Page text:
I remember how, years ago, there were carts selling badaam milk in tall glasses, unlike the unflattering plastic cups they hand out in corner shops now. The gentleman manning the cart would skim the cream off the badaam milk boiling in his giant wok-baandli, straight on to your glass of chilled badaam milk. Brings water to mouth and tear to eye, that thought.
Voicing concerns about the missing badaami-haalu-gaadi-wallah to a bunch of old gentlemen, I was told in response that nosy policemen had shooed him and other gaadis off because of unsavory traffic hurdles. I find that strange because the street isn’t exactly critical to the connectivity in the area. Considering its popularity, would it be so difficult to devise alternative motoring routes on Food Street? Families crouched in SUVs and minivans, bustling with loud chatter is the cutest thing, regardless of what the easily irritable policemen may think.
One another disappointment is how capitalism and ways of the modern consumer has sneeringly reared its ugly head here, too. The prices have done an upward spiral. Plastic errata replace the humble plantain leaf coupled with newspaper that food was served on. Those quaint old gaadis are now dwindling in number. The ones that remain are amazingly gadget savvy, however. They play loud music and have multi-coloured lighting, accompanying embellishments and all that jazz!
Moving on to another Food Street specialty, we recommend interesting novelties such as American corn on the cob with mango, expertly chopped off, seasoned with raw mango and chilly flavoring. The innovatively served chilly baby corn was a bit of a massacre on the senses. Emerging from the chilly-hangover, we noticed other wacky ideas such as chilly-buttered-corn and American corn with pineapple. The corn specialties here are a major draw with junta.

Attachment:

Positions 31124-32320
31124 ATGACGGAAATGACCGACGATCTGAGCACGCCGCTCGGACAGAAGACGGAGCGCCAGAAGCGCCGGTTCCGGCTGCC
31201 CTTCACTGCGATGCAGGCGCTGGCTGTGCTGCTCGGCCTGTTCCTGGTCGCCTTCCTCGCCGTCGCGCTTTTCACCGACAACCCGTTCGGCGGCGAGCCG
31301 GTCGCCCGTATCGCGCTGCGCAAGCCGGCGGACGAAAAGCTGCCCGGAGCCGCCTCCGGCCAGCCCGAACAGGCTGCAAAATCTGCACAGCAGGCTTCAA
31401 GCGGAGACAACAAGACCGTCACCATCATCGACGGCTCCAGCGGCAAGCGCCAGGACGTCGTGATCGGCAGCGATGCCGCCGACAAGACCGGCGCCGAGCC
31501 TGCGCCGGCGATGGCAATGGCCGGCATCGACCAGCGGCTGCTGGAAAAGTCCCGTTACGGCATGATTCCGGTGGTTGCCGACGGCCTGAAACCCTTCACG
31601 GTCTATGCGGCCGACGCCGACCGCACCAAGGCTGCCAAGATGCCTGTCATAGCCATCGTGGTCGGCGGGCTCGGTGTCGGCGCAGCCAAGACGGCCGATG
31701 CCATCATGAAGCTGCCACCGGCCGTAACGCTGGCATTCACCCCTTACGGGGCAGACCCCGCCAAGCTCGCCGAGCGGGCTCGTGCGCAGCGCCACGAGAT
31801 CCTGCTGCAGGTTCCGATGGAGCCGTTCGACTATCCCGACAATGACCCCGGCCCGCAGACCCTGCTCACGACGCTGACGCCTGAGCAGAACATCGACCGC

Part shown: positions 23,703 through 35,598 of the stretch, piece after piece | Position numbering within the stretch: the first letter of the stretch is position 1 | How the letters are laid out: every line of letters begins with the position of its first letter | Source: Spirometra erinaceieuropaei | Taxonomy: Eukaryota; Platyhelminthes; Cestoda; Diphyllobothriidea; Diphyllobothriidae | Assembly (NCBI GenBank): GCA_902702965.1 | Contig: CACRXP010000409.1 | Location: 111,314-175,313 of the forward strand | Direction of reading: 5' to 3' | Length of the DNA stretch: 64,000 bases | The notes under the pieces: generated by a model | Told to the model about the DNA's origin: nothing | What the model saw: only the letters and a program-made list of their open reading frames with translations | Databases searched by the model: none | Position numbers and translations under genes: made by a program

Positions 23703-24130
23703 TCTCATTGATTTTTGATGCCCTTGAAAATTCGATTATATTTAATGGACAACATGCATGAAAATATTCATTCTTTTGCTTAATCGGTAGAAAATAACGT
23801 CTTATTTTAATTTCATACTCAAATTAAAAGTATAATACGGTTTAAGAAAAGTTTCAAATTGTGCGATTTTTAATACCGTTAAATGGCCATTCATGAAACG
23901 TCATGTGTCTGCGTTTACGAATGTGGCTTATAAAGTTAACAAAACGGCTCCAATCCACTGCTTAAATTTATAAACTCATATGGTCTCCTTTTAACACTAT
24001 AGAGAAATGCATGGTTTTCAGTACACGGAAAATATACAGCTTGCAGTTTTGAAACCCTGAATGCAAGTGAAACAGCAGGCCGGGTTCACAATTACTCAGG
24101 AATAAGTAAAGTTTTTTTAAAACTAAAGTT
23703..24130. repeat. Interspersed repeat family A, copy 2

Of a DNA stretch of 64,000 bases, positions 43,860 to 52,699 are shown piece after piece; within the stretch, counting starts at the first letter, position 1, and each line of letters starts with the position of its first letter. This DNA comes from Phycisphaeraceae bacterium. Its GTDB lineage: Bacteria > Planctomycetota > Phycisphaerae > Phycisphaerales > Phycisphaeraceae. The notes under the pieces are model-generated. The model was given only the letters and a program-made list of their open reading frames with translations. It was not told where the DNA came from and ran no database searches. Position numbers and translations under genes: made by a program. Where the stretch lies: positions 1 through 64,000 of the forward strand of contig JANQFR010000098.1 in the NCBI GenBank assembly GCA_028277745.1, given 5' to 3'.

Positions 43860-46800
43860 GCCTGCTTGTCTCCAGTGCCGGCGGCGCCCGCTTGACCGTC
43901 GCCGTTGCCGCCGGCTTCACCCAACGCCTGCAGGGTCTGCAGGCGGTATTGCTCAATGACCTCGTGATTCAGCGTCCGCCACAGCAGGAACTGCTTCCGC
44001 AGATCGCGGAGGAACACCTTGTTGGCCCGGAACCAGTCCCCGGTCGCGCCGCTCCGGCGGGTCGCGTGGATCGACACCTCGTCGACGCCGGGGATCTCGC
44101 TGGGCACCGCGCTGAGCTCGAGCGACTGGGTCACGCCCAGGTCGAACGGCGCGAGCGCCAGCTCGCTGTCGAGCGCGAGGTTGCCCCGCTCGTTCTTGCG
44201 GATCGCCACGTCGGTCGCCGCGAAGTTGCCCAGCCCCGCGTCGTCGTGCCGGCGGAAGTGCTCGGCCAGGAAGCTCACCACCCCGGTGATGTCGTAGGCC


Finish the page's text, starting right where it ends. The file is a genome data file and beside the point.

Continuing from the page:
Saving the best, and perhaps the most controversial, for the last, I eagerly ventured into the chaat section. One look at the items being dished out enraged our photographer who, with her varied travels, has concluded that Allahabadi chaat was indeed the most genuine and tastiest of its forms. Now don’t get me wrong but I don’t get purists from the gastronomy department.
It hardly helps that I am surrounded by friends who have quasi-philosophical issues with Bangalore–style chaat. Why do they use channa, cries the condescending Kolkatan. Why do they use onions and matar, worries the indignant Mumbaikar. Offer them plain old paani puri as we know it, and they insist on esoteric golgappas, puchkas and god knows what else.
The debate was nipped in the bud with everybody agreeing that food was too noble to be vilified as elements of region. We met a bunch of young people who were enjoying a round of paani-puri themselves- presumably a "treat" in the wake of happy tidings. A rather happy looking family, indulging in thatte-idlis thought that Food Street had gotten too crowded. They, however, believed that not much had changed about the place in spite of my faint protests.
We bumped into another couple waiting for their roti-bhaajis who planned to "start at this end of the street and go all the way to the other end" which, if you were to explore the delights of Food Street, is a fine way to go about the business of it. At about Rs.150-200 a person, be assured of a filling-diverse-culinary outing, that isn’t too hard on the pocket.
Food Street may not serve the best food you ever smacked lips on. It isn’t the dirt-cheap haven it used to be. But it has variety and an experience that beats most other options in this town hollow. Go there for the novel experience. And take a large bunch of friends along. ⊕